Canada is known more for stability than for any particular sense of mischief or scandal. That makes it all the more surprising that the man considered most responsible for Canada’s birth as a nation was a fast-talking, crudely mannered heavy drinker with lifelong bad behaviour — but big accomplishments. As we mark the 200th anniversary of Sir John A. Macdonald’s birth on 11 January 2015, it’s worth considering his achievements, experiences and his flaws.

At age seven, he witnessed the killing of his younger brother by a drunken babysitter. By his late teens, he was a lawyer and occasional mischief-maker who successfully defended his own assault charge following a scuffle outside Hopkins Tavern in Picton, Upper Canada. As an adult, his behavior was marked by his public drunkenness, rough-and-ready tongue and partisan manner. To his continuing discredit, he sometimes made racist remarks about people of other backgrounds, including Asian and Aboriginal peoples.

Despite that, Confederation might not have happened without the charm, pragmatism, shrewdness, determination and foresight that were part of his complex personality. Macdonald won six of seven elections, serving as prime minister from 1867 to 1873, and again from 1878 until his death in 1891. He built a country — against the objections of many — out of four new provinces Nova Scotia, New Brunswick, Ontario and Québec. As prime minister, he expanded the country from sea to sea by building a national railway and founding the North-West Mounted Police — forerunner to the Royal Canadian Mounted Police. Those efforts, among others, were enough to bring in British Columbia and other Western provinces.

Such achievements required exceptional ability to draw in others. When Macdonald became convinced of the need for a united Canada — in part out of concern that the constituent parts would be subsumed by the United States — he had to expand his support. That meant working with Liberal leader George Brown, even though the two men loathed each other. He recruited George-Étienne Cartier from Québec, and the three men worked together despite the fact that Brown was renowned for his anti-French, anti-Roman Catholic prejudices. Cartier, in turn, had fought against British forces in the 1837 rebellion. But under Macdonald, they formed a common cause.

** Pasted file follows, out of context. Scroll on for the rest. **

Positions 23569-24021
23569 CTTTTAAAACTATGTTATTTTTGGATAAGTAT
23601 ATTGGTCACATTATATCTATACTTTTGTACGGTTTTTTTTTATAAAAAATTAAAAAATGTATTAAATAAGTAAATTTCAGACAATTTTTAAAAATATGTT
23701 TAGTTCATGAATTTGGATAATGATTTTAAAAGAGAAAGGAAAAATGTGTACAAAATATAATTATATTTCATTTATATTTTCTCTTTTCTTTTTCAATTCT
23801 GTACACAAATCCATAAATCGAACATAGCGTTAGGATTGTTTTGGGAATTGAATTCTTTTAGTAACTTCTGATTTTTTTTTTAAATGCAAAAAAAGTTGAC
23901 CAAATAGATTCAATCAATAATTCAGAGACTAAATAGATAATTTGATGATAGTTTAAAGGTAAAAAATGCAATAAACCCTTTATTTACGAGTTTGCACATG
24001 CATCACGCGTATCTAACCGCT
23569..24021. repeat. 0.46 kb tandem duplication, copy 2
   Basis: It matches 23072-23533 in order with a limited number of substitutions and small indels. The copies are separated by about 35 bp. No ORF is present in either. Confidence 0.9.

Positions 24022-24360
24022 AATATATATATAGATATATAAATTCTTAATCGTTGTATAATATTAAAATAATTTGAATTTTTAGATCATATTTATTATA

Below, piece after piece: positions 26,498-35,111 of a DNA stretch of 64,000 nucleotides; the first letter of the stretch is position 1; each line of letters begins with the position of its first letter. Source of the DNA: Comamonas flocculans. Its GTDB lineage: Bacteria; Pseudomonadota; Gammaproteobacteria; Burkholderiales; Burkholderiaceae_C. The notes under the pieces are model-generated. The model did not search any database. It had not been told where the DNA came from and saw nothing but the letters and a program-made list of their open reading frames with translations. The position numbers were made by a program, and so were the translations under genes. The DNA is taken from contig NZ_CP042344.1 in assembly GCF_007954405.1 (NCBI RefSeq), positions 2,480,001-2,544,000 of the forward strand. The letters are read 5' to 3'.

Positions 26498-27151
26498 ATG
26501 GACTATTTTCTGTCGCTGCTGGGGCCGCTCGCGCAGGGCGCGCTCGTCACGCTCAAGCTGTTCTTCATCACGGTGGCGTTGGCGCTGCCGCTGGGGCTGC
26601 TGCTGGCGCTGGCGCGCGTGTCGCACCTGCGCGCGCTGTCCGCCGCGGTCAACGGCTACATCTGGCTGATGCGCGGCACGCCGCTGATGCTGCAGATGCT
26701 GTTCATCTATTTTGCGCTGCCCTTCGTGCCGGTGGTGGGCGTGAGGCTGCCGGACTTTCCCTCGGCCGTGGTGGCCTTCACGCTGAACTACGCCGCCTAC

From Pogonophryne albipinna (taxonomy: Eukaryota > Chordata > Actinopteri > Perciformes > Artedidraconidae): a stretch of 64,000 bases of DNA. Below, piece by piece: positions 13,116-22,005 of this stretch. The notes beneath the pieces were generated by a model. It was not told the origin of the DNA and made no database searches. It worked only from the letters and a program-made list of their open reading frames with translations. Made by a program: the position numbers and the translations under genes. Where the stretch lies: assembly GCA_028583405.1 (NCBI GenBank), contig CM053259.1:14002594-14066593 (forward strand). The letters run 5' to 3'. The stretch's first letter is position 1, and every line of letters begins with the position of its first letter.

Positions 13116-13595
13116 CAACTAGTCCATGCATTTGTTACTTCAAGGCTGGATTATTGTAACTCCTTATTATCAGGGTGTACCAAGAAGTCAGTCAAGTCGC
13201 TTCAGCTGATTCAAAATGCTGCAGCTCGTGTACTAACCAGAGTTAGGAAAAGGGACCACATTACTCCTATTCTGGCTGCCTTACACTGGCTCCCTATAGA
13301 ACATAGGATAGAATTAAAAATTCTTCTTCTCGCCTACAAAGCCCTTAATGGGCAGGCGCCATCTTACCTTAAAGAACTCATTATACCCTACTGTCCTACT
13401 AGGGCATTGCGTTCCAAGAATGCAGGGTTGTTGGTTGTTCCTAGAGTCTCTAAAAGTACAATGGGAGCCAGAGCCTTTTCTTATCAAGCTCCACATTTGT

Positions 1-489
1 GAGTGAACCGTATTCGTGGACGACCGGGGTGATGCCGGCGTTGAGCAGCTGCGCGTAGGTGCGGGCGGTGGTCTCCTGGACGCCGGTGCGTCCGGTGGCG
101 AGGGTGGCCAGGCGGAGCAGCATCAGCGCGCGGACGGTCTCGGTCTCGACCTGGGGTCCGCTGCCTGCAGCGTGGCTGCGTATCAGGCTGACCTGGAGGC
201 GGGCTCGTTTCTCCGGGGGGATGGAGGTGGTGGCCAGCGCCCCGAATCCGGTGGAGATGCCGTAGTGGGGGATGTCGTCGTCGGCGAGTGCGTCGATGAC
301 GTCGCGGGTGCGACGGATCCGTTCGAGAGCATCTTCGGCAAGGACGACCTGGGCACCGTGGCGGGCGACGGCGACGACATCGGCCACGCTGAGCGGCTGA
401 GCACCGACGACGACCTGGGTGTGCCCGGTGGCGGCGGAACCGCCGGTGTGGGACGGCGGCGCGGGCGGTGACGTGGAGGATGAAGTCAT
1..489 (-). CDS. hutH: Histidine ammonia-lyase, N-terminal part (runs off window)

Macdonald’s relationship with Aboriginal peoples in Canada is more controversial. His biographer Richard Gwyn argues that he was further advanced than most contemporaries in his approach. Macdonald described them as “the original owners of the land… [and] the great sufferers by the discovery of America.” But the execution of Métis leader Louis Riel remains a blot on his record — and other historians are harsher. In his book Clearing the Plains, historian James Daschuk alleges that Macdonald’s government willfully starved and subjugated Aboriginal peoples in the Prairies in order to politically control and shape an immense region from Regina to Alberta during construction of the railway. As well, Macdonald’s government discouraged Chinese immigration to Canada through the creation of a head tax that charged such newcomers a significant fee not applied to others. But defenders point to other evidence of Macdonald’s relatively advanced views — such as his push to grant women the right to vote, and the fact that some Western countries did not allow Asian immigration at all.

Macdonald would likely receive all views dispassionately. Politics, he said, “is a game requiring great coolness and an utter abnegation of prejudice and personal feeling.” In one of his few declarations about his emotions, he summed himself up succinctly. “My sins of omission and commission I do not deny,” he said. “But I trust that it may be said of me in the ultimate issue, ‘Much is forgiven because he loved much’ — for I have loved my country with a passionate love.” A country that, with its own set of strengths and faults, continues to thrive today.